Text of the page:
In the midst of what scientists now refer to as the earth’s sixth mass extinction, organizations like the Calgary Zoo work tirelessly in an effort to protect animals here at home and around the world.
“With recent reports suggesting two-thirds of wildlife may disappear from the planet by 2020, it is clear there are many critically endangered animals at home and abroad which desperately need our help,” explains Dr. Clément Lanthier, president and CEO of the Calgary Zoo.
One of these species in particular is the lemur. With predictions that many lemur species could vanish from the wild by 2050, these animals are at a high risk for extinction due to loss of habitat caused by slash and-burn agriculture, illegal logging and mining practices.
The zoo’s newest habitat opening today, Land of Lemurs, hopes to make a difference in the conservation efforts of these unique primates. The habitat is an open-concept, immersive experience that will allow visitors to get up close to the animals, while also teaching about conservation and providing information on how people can help.
Madagascar has a very high number of endemic species and is the only place on earth where lemurs can be found in the wild, making conservation of the country’s diverse ecosystems critical.
Working with the University of Calgary, Omaha’s Henry Doorly Zoo and Aquarium and the Madagascar Biodiversity Partnership, the zoo has developed a community conservation project to help protect lemurs and their habitats in the rainforests of the Kianjavato, Madagascar.
The community conservation model enables local communities to manage their own ecosystem in a way that both protects wildlife and benefits local people. The zoo has successfully utilized this model in other countries in the world as it recognizes that putting communities at the heart of conservation is the key to success.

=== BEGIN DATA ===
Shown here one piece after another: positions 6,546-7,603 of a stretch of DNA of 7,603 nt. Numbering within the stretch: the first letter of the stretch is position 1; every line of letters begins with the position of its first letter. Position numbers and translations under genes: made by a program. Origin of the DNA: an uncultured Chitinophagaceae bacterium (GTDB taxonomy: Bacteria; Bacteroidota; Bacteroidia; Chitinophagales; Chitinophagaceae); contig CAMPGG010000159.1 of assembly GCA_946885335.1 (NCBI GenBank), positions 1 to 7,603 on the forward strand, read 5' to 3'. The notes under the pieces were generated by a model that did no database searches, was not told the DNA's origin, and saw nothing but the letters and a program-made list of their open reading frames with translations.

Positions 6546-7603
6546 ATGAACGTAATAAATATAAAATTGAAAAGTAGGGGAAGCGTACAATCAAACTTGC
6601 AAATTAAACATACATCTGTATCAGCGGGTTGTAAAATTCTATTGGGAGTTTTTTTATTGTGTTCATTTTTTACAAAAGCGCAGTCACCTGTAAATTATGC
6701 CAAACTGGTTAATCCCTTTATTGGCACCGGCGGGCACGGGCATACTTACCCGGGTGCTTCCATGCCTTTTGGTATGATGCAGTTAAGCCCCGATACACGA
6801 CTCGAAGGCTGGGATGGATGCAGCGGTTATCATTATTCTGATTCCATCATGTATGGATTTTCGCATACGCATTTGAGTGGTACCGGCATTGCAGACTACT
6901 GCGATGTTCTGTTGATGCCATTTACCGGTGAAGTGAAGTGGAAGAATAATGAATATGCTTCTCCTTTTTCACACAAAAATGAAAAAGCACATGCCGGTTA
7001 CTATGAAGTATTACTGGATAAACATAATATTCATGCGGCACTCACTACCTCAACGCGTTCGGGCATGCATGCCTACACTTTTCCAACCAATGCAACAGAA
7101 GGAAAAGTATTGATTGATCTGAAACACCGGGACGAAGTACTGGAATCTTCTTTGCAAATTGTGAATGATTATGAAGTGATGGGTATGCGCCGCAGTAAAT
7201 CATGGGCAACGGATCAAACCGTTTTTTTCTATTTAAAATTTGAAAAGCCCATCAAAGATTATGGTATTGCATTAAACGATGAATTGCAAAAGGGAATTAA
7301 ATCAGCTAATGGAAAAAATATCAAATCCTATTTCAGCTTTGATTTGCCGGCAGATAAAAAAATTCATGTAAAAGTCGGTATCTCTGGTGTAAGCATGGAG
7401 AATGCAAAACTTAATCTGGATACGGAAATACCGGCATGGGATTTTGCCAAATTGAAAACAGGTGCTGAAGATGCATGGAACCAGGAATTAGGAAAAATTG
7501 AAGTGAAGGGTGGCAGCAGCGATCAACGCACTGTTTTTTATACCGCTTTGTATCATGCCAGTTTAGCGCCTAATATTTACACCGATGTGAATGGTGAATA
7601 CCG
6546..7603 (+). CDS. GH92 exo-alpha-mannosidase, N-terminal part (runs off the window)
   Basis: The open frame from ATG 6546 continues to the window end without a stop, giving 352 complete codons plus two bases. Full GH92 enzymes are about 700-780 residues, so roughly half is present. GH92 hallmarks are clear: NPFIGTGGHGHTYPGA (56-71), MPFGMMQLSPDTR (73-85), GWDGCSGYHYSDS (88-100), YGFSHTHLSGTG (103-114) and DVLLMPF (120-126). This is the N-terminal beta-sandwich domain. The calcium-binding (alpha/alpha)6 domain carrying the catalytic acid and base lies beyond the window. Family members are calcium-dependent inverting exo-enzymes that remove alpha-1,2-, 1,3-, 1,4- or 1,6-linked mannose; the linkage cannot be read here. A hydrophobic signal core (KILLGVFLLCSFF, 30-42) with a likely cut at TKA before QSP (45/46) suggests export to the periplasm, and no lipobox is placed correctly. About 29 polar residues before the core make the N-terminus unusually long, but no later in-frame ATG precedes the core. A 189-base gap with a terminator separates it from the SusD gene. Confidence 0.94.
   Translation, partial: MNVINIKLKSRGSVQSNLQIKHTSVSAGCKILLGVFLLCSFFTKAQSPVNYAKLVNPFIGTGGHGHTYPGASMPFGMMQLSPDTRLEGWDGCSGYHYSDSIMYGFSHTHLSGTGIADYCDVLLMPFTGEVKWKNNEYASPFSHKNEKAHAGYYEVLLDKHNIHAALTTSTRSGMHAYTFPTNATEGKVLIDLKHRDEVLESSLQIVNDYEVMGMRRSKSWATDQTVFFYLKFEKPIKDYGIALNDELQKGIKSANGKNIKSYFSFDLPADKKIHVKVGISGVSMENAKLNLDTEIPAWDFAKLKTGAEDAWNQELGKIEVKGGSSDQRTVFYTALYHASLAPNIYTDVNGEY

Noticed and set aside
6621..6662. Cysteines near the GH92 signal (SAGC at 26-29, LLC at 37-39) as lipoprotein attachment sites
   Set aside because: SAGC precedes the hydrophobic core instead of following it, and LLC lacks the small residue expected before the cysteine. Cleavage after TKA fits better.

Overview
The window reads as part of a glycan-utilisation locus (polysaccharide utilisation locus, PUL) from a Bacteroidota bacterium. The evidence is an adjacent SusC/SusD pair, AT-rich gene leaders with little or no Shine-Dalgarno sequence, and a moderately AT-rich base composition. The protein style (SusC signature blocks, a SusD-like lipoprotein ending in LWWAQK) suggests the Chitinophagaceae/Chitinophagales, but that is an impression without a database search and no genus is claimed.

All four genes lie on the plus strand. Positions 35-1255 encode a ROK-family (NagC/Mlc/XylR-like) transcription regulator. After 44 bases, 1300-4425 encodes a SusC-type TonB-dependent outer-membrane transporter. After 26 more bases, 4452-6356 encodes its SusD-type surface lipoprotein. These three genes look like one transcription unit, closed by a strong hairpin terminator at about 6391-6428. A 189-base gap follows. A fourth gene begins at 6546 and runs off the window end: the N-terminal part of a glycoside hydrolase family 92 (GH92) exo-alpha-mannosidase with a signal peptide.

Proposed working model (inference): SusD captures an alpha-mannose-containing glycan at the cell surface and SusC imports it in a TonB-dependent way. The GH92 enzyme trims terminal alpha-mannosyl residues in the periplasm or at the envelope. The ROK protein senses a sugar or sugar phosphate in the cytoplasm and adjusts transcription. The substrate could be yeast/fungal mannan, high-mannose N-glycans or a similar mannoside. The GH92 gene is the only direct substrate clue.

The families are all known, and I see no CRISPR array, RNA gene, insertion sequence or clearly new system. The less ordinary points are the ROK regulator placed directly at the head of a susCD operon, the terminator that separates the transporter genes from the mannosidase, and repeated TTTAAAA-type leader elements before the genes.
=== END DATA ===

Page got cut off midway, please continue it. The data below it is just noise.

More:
The lemur community conservation project has three key areas of involvement : funding community-owned tree nurseries, supporting local field technicians for ecological and population monitoring and improving the locals’ quality of life by creating sustainable job opportunities and funding green technology solutions.
Keeping the forests of Madagascar populated with many different lemur species for years to come through its new Land of the Lemurs habitat is just one of many initiatives the zoo is undertaking to help the organization realize its mission to inspire action towards the sustainability of wildlife and wild places.
Scientists estimate the current extinction rate is 1,000 times the natural rate and some believe it could rise to 10,000 times the natural rate. This accelerated extinction is due to various environmental factors including deforestation, climate change and over-fishing; however, through initiatives like this, experts say there are many reasons for hope.